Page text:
Researchers from the University of Oxford focused on data from an epidemic of severe diarrhoea caused by C. difficile that struck the UK in 2006. They looked at the numbers of infections and on the amount of antibiotics used in hospitals and general practitioners (GPs) in the UK, and genetically analysed more than 4,000 C. difficile microorganisms to determine the antibiotics that each pathogen was resistant to.
It was found that the restriction of fluroquinolones - in most cases - led to the disappearance of infections caused by antibiotic-resistant C. difficile, leading to an 80% reduction in the number of superbug infections in the UK.
This leads to the question of why antibiotics are prescribed so often. Many doctors say that the different guidelines on treating bacterial infections are usually disregarded and antibiotics are often prescribed to satisfy patients.
"People come in and demand antibiotics! If you don't give them what they want, they'll go somewhere else and get it," an exasperated ER physician said.
Guidelines on antibiotics disregardedMany guidelines state that when physicians should not prescribe antibiotics, unless absolutely necessary - and even if needed, should always begin with the weakest possible antibiotic that can combat the infection.
However, in a 2014 study, it was shown that 71% of the time antibiotics were prescribed for patients with acute bronchitis or sinus infections, which are most likely caused by a virus. If clinical guidelines were adhered, the rate should be 0% as antibiotics target bacterial pathogens only.
The overuse of antibiotics is a serious problem and is becoming a pandemic. On 17 January, a patient passed away from a superbug infection that 23 antibiotics could not cure. There are also an increasing number of pathogens that have developed antibiotic-resistance increasing the risk of resistance to the strongest antibiotics available currently and combined with the slow development of new classes of antibiotics, it is likely that 10 million people will die from infections annually, by 2050.
But are patients' demands to blame for this pandemic?
Misinterpretations between doctors and patientsPracticing doctors, primary care doctors or ER doctors are usually interviewed in many articles regarding antibiotic overuse. They are usually asked about their experience, the application of clinical practice guidelines and the rate of prescription of antibiotics.
Often, doctors will say that patients demand antibiotics and they are reported as such. However when patients, advocates who lobby for antibacterial restraint and researchers who study doctor-patient communication are interviewed, there is another side to the story.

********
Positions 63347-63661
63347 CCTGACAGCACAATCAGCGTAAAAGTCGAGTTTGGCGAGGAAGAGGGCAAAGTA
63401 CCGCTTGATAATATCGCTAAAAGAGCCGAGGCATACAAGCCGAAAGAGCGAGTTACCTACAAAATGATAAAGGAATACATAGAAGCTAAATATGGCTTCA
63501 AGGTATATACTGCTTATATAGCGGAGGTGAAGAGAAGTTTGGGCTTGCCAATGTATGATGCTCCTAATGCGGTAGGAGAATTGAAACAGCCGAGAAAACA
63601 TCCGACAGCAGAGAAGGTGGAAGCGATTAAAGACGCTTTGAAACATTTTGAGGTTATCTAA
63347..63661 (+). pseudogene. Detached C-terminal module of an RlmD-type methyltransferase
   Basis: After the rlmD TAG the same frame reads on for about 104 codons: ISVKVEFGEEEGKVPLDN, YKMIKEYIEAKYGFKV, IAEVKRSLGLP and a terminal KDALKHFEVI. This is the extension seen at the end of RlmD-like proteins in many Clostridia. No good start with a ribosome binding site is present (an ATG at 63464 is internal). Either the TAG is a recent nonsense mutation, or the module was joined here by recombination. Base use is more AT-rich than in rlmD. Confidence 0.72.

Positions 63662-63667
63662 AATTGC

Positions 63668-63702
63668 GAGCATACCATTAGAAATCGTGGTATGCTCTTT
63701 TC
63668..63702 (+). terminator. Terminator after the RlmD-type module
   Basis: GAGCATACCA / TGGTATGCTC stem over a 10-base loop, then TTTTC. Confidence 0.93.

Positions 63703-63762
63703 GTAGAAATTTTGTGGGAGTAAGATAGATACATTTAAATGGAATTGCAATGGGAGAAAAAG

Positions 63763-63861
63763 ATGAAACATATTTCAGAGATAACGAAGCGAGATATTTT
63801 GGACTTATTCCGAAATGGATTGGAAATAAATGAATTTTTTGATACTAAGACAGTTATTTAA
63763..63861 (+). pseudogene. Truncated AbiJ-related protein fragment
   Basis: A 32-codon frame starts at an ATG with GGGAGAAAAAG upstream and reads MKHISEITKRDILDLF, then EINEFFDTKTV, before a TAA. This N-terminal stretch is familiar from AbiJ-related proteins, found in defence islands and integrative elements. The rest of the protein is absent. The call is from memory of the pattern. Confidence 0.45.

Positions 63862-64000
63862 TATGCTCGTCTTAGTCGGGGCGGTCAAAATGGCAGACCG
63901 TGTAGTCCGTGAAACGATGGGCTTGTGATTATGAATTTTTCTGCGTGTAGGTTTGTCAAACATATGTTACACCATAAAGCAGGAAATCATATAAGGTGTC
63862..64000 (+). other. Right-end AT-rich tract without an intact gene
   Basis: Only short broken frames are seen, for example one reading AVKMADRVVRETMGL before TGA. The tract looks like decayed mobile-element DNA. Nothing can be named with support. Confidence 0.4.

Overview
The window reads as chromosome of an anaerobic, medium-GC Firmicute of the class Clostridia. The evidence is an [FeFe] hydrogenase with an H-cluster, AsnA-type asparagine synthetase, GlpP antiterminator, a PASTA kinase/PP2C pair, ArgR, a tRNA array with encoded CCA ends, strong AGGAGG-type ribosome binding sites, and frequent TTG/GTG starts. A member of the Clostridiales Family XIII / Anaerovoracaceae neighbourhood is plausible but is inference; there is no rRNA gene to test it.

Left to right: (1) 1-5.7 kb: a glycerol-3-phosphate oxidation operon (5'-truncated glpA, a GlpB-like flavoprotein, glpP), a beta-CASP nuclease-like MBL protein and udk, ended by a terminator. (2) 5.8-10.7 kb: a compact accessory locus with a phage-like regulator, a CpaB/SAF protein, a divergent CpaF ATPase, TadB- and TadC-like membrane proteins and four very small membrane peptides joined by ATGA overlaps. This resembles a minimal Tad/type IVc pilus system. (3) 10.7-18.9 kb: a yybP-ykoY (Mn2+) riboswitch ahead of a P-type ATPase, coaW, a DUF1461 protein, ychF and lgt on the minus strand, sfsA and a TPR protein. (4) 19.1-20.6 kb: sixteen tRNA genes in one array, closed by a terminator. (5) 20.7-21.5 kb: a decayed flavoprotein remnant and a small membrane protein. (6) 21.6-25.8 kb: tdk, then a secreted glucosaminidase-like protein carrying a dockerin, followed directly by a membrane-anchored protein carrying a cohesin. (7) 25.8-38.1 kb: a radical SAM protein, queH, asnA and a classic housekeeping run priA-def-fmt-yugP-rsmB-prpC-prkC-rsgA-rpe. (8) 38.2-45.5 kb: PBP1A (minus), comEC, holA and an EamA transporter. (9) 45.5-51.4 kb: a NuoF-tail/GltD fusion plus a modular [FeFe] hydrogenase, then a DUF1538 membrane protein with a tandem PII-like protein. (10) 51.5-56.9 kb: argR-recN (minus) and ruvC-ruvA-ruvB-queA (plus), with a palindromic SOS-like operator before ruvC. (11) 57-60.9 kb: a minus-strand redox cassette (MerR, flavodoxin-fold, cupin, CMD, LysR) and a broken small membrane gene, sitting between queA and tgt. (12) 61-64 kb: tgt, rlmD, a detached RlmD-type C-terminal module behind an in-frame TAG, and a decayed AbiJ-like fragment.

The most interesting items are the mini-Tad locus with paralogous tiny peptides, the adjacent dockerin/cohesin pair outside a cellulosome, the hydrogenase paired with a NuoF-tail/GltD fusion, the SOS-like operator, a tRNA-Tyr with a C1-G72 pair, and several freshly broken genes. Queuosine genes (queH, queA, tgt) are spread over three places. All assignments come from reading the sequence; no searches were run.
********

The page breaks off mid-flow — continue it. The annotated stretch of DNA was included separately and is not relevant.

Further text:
Rita Mangione-Smith, a paediatrician and researcher was irked by an American Academy of Paediatrics newsletter article that blamed the overprescription of antibiotics on patients.
"In my personal experience, in emergency rooms and outpatient settings, there wasn't direct demand," she says. She then studied the claim directly.
The need for customer care training for doctorsWith her colleagues, they recorded 300 exam room conversations between doctors and parents of sick children at two Los Angeles paediatrics practices. It was found that less than 5% of parents verbally asked for antibiotics.
However doctors reported in a post-visit questionnaire that parents asked for antibiotics 38% of the time. The study also found that when doctors perceive an expectation for antibiotics, they were much more likely to prescribe them.
"It happens in indirect communication," she says. "It leaves a lot of room for misinterpretation."
A follow-up study looked at specific phrasing in the exam room that was associated to lower rates of antibiotic prescribing. When physicians recommend steps for parents to take to reduce their child's symptoms and told them that antibiotics would not help, prescribing rates would drop.
Rather than be feeling the need to satisfy patients, doctors can benefit from customer care training, Mangione-Smith says. Words and attitude play a big role in doctor-patient communications. For example when doctors say, "It's just a virus, there's nothing we can do," patients might interpret it as, "You shouldn't have come in, you're wasting my time."
However if doctors take the time to validate a patient's illness and offer positive recommendations such as follow-up options or consolation, the patient is more likely to be satisfied, even without a prescription. MIMS
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